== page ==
And then she begins to notice that he is slurring his speech. It gets worse and they go to Johns Hopkins, where they are dealt the devastating news that he has ALS, Lou Gehrig's disease. He will become progressively more crippled and then die. Not what they expected from their story-book marriage.

I think also of all the good priests around our country thinking of their ordination and "I didn't become a priests expecting this." They could be thinking, "I gave up having kids of my own in the belief that by being a priest I could be a father to many more children -- and now I am being told that should be afraid to put my arm around a child lest someone accuse me. Parents are putting their kids on guard, not making them just careful but actually instilling fear in them."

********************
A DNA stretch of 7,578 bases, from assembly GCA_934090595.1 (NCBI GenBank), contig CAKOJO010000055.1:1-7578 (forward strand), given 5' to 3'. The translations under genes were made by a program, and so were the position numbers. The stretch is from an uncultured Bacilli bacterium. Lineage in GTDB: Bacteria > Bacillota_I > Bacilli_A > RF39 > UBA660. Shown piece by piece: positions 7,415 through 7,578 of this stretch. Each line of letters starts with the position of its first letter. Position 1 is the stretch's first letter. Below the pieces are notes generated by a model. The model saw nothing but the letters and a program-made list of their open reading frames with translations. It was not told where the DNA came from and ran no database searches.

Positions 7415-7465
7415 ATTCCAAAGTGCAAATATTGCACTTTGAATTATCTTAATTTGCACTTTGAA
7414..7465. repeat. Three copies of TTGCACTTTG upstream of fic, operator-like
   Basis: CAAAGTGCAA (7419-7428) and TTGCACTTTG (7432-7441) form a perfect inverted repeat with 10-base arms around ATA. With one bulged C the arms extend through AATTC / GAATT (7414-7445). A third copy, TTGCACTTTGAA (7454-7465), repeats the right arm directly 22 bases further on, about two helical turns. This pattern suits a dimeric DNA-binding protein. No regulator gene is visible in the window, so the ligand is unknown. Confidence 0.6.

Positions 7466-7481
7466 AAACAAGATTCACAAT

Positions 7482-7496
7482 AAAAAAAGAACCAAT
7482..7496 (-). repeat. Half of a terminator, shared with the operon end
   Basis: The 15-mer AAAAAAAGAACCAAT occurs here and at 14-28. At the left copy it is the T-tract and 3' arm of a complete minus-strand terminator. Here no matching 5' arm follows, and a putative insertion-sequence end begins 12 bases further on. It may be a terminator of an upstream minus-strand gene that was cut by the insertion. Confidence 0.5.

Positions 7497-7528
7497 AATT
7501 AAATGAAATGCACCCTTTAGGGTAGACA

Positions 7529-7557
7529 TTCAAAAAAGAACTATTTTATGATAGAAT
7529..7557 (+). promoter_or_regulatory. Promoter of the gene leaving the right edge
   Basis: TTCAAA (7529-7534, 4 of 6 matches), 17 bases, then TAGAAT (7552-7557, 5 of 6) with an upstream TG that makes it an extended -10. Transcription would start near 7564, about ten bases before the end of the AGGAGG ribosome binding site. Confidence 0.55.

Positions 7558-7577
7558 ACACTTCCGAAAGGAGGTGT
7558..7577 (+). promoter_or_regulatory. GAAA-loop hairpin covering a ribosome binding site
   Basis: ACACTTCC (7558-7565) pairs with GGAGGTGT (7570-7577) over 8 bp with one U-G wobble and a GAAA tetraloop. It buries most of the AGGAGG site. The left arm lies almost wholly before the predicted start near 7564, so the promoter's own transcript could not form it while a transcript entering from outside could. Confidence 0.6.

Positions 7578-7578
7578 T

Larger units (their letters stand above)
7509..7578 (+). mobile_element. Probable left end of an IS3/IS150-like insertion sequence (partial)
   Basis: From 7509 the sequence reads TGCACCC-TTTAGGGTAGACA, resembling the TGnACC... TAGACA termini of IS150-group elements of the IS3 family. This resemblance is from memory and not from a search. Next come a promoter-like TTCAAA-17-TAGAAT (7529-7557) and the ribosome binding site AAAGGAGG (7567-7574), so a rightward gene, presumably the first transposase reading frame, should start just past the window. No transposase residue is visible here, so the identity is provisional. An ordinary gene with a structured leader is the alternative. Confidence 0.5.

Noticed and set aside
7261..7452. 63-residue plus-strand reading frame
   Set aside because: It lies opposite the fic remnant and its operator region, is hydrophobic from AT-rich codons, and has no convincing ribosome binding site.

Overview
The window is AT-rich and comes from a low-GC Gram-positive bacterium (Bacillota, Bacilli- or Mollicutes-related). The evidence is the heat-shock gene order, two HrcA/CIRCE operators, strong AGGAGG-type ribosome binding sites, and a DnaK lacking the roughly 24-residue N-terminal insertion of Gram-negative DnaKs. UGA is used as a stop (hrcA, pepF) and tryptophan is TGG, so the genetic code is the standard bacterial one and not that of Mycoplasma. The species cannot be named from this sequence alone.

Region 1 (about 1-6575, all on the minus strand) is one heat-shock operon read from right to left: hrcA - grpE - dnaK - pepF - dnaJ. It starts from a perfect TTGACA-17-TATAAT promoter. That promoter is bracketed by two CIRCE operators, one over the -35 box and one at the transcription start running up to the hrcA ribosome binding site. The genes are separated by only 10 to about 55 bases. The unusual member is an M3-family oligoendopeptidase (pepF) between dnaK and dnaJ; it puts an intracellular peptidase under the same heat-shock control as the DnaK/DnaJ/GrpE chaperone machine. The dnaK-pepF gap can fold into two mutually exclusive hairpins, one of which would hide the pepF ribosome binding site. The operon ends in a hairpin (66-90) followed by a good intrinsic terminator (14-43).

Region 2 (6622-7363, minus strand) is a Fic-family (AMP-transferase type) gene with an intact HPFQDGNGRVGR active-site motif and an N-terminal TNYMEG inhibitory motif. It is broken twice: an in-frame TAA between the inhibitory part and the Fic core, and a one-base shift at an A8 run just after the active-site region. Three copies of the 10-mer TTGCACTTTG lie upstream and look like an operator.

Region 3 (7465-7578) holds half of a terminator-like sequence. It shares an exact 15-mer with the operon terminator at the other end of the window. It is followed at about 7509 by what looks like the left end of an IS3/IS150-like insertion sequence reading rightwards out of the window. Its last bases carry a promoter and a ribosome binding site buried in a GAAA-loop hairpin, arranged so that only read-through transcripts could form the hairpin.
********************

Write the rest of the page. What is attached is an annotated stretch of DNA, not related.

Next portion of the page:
You tricked me, God!

And what about you, the laity? Maybe you are saying, "I never thought this is what my Baptism was about, that I am expected to go against the cultural grain of our country, or neighborhood, or even my family! (In the Gospel of Matthew immediately following today's reading, Jesus says, "Don't think I have come to bring peace. I came to bring the sword. I have come to set a man against his father, a daughter against her mother."

I never thought that I am expected to act prophetically, to speak out against wrong and injustice in our society -- and our church. To risk alienating my friends.

You know, even to speak about death puts you at odds with our American ethos. We're supposed to be positive! The power of positive thinking; put that negative stuff out of your mind. We live in a cheer-leader society: Rah! Rah! Rah! for our team!